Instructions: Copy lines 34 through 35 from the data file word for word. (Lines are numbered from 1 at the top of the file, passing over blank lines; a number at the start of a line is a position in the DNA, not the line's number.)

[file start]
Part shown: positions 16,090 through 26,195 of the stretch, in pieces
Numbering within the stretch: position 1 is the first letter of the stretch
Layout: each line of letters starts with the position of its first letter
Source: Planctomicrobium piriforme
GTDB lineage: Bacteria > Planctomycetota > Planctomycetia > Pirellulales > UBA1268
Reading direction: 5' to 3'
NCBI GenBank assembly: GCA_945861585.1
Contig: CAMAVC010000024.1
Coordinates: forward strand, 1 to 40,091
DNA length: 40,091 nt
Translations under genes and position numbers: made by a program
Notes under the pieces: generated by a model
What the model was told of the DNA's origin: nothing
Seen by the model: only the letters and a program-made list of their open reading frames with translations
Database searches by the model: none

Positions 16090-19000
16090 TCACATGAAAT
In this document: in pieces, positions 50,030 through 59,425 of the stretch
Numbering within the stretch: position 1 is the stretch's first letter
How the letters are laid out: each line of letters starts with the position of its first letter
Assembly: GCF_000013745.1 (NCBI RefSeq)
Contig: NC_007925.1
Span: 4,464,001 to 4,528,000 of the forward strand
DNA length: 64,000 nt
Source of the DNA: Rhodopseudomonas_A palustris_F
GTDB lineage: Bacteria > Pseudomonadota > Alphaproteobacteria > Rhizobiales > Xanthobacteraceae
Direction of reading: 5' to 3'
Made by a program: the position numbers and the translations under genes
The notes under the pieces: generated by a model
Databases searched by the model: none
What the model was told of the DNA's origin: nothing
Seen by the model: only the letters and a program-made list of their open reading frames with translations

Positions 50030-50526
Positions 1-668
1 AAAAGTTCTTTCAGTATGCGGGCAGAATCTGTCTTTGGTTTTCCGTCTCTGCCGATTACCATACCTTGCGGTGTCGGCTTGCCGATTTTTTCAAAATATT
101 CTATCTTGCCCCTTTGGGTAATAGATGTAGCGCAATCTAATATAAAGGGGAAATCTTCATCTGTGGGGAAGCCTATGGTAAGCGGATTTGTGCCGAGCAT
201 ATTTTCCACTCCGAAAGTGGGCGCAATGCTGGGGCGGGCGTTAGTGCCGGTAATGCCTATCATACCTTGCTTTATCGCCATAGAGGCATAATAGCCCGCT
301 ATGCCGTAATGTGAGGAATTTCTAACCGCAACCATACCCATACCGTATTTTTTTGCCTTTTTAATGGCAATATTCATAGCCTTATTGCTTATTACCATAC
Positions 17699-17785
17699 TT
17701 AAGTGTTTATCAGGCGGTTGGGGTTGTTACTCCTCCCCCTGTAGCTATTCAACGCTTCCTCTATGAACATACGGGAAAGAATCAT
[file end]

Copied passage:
Positions 1-668
1 AAAAGTTCTTTCAGTATGCGGGCAGAATCTGTCTTTGGTTTTCCGTCTCTGCCGATTACCATACCTTGCGGTGTCGGCTTGCCGATTTTTTCAAAATATT